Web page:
Neighbors Reject Plan For Sligo Golf Course
Thursday, March 15, 2007
Montgomery County Revenue Authority officials have proposed adding a miniature-golf course and a lighted, double-deck driving range to the Sligo Creek public golf course in Silver Spring, drawing opposition from neighbors who worry about bright lights and crowded streets.
The proposed changes at Sligo Creek, which also include an expanded clubhouse, are among renovations planned for four courses formerly run by park officials but taken over by the Revenue Authority last spring.
Keith Miller, the Revenue Authority's executive director, said the changes are intended to turn a run-down course into a "learning center," which will bring in both novice and expert golfers. But neighbors have objected, saying they fear the facility will become a nuisance.
"It's just totally the wrong thing in the wrong place," said Sherry Bonner, who lives on nearby Guilford Street.
The plan is supposed to be presented to the county Planning Board today at 1 p.m., at 8787 Georgia Ave. in Silver Spring. Members of the public will also be able to speak at the hearing, a county spokeswoman said.
That will be the beginning of an approval process that could require additional hearings before the Planning Board and the County Council, said Kelli Holsendolph, spokeswoman for the Department of Parks.
The Revenue Authority took over operations at Sligo Creek, Little Bennett, Northwest and Needwood golf courses last April. Officials said the move was aimed at ending financial losses at the courses under the supervision of park officials. The Revenue Authority, a quasi-public agency that raises money for projects by issuing bonds, runs nine golf courses countywide.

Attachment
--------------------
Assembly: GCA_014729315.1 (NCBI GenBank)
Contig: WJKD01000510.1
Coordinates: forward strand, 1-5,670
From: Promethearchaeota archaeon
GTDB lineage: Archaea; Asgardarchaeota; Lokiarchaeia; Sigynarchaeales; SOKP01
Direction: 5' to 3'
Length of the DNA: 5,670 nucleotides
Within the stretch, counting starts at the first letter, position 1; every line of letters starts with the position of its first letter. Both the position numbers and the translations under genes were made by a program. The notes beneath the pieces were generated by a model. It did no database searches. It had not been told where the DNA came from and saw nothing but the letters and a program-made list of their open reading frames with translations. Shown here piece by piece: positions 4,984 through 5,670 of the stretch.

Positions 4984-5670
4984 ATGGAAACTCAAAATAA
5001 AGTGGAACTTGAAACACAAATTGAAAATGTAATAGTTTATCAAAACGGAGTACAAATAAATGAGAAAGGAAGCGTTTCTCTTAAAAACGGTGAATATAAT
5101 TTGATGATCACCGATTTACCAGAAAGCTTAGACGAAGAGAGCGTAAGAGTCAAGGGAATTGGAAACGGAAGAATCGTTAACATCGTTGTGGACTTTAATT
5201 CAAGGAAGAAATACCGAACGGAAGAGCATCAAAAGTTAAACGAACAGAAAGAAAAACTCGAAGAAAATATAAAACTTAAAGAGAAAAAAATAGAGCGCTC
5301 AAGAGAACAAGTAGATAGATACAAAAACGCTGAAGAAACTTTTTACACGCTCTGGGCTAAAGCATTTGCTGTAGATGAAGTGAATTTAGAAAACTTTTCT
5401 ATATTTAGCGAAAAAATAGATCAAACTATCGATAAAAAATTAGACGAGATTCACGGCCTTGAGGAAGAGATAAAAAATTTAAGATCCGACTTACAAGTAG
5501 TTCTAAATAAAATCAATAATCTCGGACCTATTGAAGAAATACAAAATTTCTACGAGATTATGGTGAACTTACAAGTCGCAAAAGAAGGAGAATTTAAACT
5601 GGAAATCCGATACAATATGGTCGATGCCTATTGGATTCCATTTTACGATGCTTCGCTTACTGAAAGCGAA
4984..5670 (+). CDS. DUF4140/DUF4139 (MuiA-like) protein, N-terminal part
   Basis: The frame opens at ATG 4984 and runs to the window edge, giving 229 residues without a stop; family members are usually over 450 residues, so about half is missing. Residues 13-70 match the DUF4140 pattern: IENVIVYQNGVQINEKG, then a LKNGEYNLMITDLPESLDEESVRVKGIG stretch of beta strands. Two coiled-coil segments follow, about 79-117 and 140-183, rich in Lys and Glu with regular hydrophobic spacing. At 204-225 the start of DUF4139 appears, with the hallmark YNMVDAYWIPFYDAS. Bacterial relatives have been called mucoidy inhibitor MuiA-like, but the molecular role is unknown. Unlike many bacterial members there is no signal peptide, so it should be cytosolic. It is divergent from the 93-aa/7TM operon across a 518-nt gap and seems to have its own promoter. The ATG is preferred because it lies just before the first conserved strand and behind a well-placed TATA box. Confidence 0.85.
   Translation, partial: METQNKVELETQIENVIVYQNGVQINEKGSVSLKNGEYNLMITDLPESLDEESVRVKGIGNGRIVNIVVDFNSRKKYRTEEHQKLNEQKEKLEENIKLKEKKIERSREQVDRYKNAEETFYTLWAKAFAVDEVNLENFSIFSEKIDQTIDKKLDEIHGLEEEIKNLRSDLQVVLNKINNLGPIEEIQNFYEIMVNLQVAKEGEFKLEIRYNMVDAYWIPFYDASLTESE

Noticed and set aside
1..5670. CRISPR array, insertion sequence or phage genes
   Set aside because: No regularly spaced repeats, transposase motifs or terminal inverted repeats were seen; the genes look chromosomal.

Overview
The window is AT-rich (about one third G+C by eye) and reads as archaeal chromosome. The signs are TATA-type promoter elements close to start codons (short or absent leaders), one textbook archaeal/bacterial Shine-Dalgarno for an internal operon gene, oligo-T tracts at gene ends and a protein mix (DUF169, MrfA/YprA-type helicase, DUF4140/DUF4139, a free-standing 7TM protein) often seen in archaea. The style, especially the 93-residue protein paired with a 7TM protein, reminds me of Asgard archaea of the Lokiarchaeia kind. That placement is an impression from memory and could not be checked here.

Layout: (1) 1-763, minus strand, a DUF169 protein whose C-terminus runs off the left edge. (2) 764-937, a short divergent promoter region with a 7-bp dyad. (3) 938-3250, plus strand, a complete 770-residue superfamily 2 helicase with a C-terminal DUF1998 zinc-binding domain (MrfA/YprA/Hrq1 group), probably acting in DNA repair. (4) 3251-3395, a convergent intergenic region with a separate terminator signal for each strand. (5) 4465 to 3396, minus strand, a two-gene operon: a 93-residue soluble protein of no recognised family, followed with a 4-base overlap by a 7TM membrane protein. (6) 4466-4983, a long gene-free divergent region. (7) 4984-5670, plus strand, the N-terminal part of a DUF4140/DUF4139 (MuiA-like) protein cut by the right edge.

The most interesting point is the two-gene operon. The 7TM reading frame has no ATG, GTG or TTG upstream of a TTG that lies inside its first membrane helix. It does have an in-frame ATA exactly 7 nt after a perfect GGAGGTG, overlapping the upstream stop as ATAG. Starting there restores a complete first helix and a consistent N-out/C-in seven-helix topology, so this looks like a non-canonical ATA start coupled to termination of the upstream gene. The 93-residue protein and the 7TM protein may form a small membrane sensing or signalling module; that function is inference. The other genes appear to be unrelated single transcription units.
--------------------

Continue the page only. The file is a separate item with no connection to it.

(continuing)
Changes are planned at all of the courses, according to the golf master plan.
At Little Bennett, the clubhouse and irrigation system are to be repaired. At Northwest, tee boxes and greens are slated to be refurbished. At Needwood, officials want to add a "short game" practice area and expand the driving range from just over 200 yards to 300 yards in length.
But the most drastic changes are those planned for Sligo Creek, a nine-hole course that runs along the inside curve of the Capital Beltway. Miller said the changes are aimed at bringing in novice and expert golfers -- adults looking to perfect their iron shots and kids celebrating a birthday with mini-golf.
"Right now, it's just a golf course," he said. "Then, it's going to be a golf course [that offers] the ability to learn."
At Sligo Creek, the Revenue Authority wants to build a two-tiered driving range, with room for 60 to 70 people to play at once. The stalls on the bottom tier could be used for group instruction, the master plan states, while individual golfers continue hitting from the top one.